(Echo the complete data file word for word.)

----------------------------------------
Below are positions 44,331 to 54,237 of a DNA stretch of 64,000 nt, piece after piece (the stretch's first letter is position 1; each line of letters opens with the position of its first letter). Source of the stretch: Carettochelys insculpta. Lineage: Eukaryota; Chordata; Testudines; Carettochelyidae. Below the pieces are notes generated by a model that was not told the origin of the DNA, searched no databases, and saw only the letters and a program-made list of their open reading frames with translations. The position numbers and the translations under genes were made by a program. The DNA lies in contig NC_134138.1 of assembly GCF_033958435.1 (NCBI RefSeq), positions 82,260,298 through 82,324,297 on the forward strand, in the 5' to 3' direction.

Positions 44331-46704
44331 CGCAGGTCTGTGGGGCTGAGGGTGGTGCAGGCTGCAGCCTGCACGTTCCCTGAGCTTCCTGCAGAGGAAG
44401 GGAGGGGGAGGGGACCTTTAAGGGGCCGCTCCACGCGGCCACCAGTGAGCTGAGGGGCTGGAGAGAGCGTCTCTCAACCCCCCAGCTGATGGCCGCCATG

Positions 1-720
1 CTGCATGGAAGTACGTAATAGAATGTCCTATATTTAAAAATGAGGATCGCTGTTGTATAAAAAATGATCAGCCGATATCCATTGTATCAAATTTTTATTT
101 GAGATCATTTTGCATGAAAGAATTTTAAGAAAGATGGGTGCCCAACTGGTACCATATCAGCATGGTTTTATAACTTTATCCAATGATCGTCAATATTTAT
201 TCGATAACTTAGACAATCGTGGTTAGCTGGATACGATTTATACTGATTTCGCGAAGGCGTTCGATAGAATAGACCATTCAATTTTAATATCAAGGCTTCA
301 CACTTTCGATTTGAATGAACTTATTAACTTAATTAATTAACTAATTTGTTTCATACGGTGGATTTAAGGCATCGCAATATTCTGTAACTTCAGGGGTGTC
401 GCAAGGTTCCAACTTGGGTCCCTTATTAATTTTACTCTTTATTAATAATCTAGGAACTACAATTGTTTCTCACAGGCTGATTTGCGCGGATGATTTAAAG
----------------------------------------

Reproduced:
Below are positions 44,331 to 54,237 of a DNA stretch of 64,000 nt, piece after piece (the stretch's first letter is position 1; each line of letters opens with the position of its first letter). Source of the stretch: Carettochelys insculpta. Lineage: Eukaryota; Chordata; Testudines; Carettochelyidae. Below the pieces are notes generated by a model that was not told the origin of the DNA, searched no databases, and saw only the letters and a program-made list of their open reading frames with translations. The position numbers and the translations under genes were made by a program. The DNA lies in contig NC_134138.1 of assembly GCF_033958435.1 (NCBI RefSeq), positions 82,260,298 through 82,324,297 on the forward strand, in the 5' to 3' direction.

Positions 44331-46704
44331 CGCAGGTCTGTGGGGCTGAGGGTGGTGCAGGCTGCAGCCTGCACGTTCCCTGAGCTTCCTGCAGAGGAAG
44401 GGAGGGGGAGGGGACCTTTAAGGGGCCGCTCCACGCGGCCACCAGTGAGCTGAGGGGCTGGAGAGAGCGTCTCTCAACCCCCCAGCTGATGGCCGCCATG

Positions 1-720
1 CTGCATGGAAGTACGTAATAGAATGTCCTATATTTAAAAATGAGGATCGCTGTTGTATAAAAAATGATCAGCCGATATCCATTGTATCAAATTTTTATTT
101 GAGATCATTTTGCATGAAAGAATTTTAAGAAAGATGGGTGCCCAACTGGTACCATATCAGCATGGTTTTATAACTTTATCCAATGATCGTCAATATTTAT
201 TCGATAACTTAGACAATCGTGGTTAGCTGGATACGATTTATACTGATTTCGCGAAGGCGTTCGATAGAATAGACCATTCAATTTTAATATCAAGGCTTCA
301 CACTTTCGATTTGAATGAACTTATTAACTTAATTAATTAACTAATTTGTTTCATACGGTGGATTTAAGGCATCGCAATATTCTGTAACTTCAGGGGTGTC
401 GCAAGGTTCCAACTTGGGTCCCTTATTAATTTTACTCTTTATTAATAATCTAGGAACTACAATTGTTTCTCACAGGCTGATTTGCGCGGATGATTTAAAG